In the one year I’ve been working this hobby, I’ve supplied most of my friends and all of my loved ones with selections of tie dyed clothing, And that definitely doesn’t harsh anyone’s vibe.—Jim Forbes 08/30/2009.
I made some tie-dyed shirts for a friend today then hopped on my ATV on a "gleaning run" through nearby abandoned avocado grove. Looking up at the tippy top of a picked clean but parched Pinkerton avocado tree i spied the huge avocado in the center of this picture. The big avocados on the extreme left and right respectively are a Haas-Lamb and a Reed. the other fruits in this shot are a mix of Haas and Reeds. Any questions about why I love living in Escondido? Oh I sent a similar box with canned seafood, good cigars and avocados to my cousin in Iraq on his fifth tour. He gets the box five days after i drop them off at the local Post Office.-- bad photo by Jim Forbes on 05/02/2209.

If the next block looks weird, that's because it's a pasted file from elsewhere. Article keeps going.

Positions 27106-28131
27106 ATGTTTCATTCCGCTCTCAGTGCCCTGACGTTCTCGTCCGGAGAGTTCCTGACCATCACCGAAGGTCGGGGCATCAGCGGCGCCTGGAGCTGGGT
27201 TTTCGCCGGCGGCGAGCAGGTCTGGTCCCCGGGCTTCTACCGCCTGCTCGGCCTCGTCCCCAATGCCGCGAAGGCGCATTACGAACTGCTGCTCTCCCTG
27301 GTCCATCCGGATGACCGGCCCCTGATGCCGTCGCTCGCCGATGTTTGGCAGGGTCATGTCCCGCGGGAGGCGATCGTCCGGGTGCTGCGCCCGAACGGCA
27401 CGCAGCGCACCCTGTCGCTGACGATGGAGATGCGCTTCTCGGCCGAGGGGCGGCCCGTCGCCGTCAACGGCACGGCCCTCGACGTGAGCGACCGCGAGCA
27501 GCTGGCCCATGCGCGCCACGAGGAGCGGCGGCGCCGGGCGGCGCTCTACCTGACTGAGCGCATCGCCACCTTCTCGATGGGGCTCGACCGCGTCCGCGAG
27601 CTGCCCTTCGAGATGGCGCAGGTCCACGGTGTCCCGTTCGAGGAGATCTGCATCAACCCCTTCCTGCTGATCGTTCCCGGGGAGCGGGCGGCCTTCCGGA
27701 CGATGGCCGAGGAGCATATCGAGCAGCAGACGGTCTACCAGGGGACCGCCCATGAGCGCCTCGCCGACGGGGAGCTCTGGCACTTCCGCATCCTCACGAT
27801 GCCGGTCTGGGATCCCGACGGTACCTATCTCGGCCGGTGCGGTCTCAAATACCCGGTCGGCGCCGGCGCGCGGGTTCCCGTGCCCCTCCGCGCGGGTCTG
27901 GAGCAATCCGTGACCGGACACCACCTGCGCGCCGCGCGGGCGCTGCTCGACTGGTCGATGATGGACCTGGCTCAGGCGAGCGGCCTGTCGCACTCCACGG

Tie-dying doesn’t always yield success and great looking clothing. Sometimes, it takes several tries to tie a pattern correctly and then guess what colors to use.
Case in point: the supposedly simple Ying yang pattern, which starts out as two opposite small swirls offset from each other. I had great plans for this pattern until this evening when –after setting for 24 hours—I washed my shirts.
My first attempt was a yellow red ying yang combo. Wrong choice. I ended up with a yellow top and a red bottom with a barely discernable red swirl pattern.
Looking at the finished shirts, I can see where I need to make tighter swirls and learn to carefully follow the folds,and only dye about one half of the swirled circles. I also think I’ll use a resist agent to separate the patterns on the next bunch of two shirts I dye.Come to think of it, a plain white barrier between the ying and yang would like nice.